DamnedIfYouDo“We’ve got to get the new product release out by Q3, but we can’t, because the product team is incompetent and no one will admit it.”  “I know this design is horrible, but I can’t say anything because the VP of Marketing will explode.”  “The customer will be furious that we can’t deliver this product when promised, but you can’t tell that to Sales or you’re branded a ‘nay-sayer.’   So we’ll just have to lose that customer, I guess.”

I must … but I can’t.  We should … but we won’t.  We will surely fail unless we do … but I certainly know that we won’t.  Such are the classic forms of “double-bind thinking.”

Victim.  Stasis.  Gridlock.  Futility.  Lack of accountability.  Ultimately letting yourself off the hook and expecting that others will do the same.   And finally expecting that others will let YOU off the hook, too.  Because, “What’s a guy to do, anyway?”  So collectively your team, your division–maybe even your whole company lives in the world of  “We must, but we can’t, so surely we will fail.”  Call it whistling in the dark or hiding under a sheet–you know very well–and everyone else does too–that ultimately it will all catch up with you and the fall will be catastrophic.  You won’t be blamed–probably–because you, like everyone else chose not to state the uncomfortable truths.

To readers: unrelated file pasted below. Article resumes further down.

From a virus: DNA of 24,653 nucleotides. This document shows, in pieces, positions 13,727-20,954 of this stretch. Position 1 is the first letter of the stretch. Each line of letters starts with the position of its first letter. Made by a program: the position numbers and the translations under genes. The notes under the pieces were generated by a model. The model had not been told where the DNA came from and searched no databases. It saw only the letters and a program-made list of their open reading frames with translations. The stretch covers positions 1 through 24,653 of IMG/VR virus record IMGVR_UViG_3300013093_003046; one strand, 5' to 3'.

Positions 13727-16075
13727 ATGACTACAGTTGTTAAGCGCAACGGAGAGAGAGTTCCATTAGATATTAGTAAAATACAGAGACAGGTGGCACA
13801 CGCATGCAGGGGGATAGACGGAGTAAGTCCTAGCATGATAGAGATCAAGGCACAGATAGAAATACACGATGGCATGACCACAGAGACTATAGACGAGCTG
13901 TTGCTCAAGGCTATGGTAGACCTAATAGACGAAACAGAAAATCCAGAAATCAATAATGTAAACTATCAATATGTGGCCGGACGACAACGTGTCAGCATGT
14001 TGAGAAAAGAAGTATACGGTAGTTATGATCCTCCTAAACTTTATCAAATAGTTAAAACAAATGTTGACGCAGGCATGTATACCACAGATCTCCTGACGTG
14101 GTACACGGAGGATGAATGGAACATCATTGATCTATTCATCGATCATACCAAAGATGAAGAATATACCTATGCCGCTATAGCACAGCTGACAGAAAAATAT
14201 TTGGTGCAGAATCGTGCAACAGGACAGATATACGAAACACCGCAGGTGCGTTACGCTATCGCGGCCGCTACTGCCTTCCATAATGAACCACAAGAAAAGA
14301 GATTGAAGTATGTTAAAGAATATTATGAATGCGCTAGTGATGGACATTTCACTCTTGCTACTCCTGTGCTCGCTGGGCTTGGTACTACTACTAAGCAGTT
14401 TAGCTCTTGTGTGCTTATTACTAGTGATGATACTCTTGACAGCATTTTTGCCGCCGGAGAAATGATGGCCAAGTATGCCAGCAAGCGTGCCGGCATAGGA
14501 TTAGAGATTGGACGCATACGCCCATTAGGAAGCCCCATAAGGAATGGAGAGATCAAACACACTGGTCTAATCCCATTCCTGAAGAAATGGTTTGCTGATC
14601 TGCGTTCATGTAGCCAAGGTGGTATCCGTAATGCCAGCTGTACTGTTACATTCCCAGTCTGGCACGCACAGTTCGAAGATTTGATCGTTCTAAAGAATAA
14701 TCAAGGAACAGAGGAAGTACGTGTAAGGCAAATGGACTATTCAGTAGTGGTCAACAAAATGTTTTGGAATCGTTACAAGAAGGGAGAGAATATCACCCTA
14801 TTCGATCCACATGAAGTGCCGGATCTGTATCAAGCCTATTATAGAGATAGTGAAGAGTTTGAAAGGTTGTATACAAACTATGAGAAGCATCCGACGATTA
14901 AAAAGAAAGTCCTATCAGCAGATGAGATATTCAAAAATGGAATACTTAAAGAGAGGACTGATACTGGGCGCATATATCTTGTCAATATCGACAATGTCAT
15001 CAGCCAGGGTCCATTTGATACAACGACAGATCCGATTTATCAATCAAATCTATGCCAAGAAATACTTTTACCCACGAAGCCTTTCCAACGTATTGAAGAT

We call it “double-bind thinking.” It is rampant in organizations and it is killing companies with mediocrity and lack of accountability.

How do you recognize “double-bind thinking”?  Big hint:  The little word “but” is usually a part of the conversation.  “The design is disastrous, but I’ll start WWIII, if I say that.”  “There’s no way we can meet this commitment, but Sales already promised it.”

The answer to “but” is “So what?”   And that’s how you start breaking the devilish hold of the Double-Bind on your team, division or organization.  “The design is disastrous, but I’ll start WWIII, if I say that.”  SO WHAT, if you start WWIII?  That’s probably exactly what is needed.

I’m not suggesting that you be inflammatory.  Be respectful in your approach and try to win some buy-in.  You might be surprised at how quickly others join you.  You might be surprised at how many others see the double-bind and recognize the disastrous course it will lead to.

And you might be surprised at how much relief you feel at speaking the truth, stating the obvious, and creating an environment of accountability.

But, you say, I might be labeled a troublemaker, naysayer or worse!  But?  So what?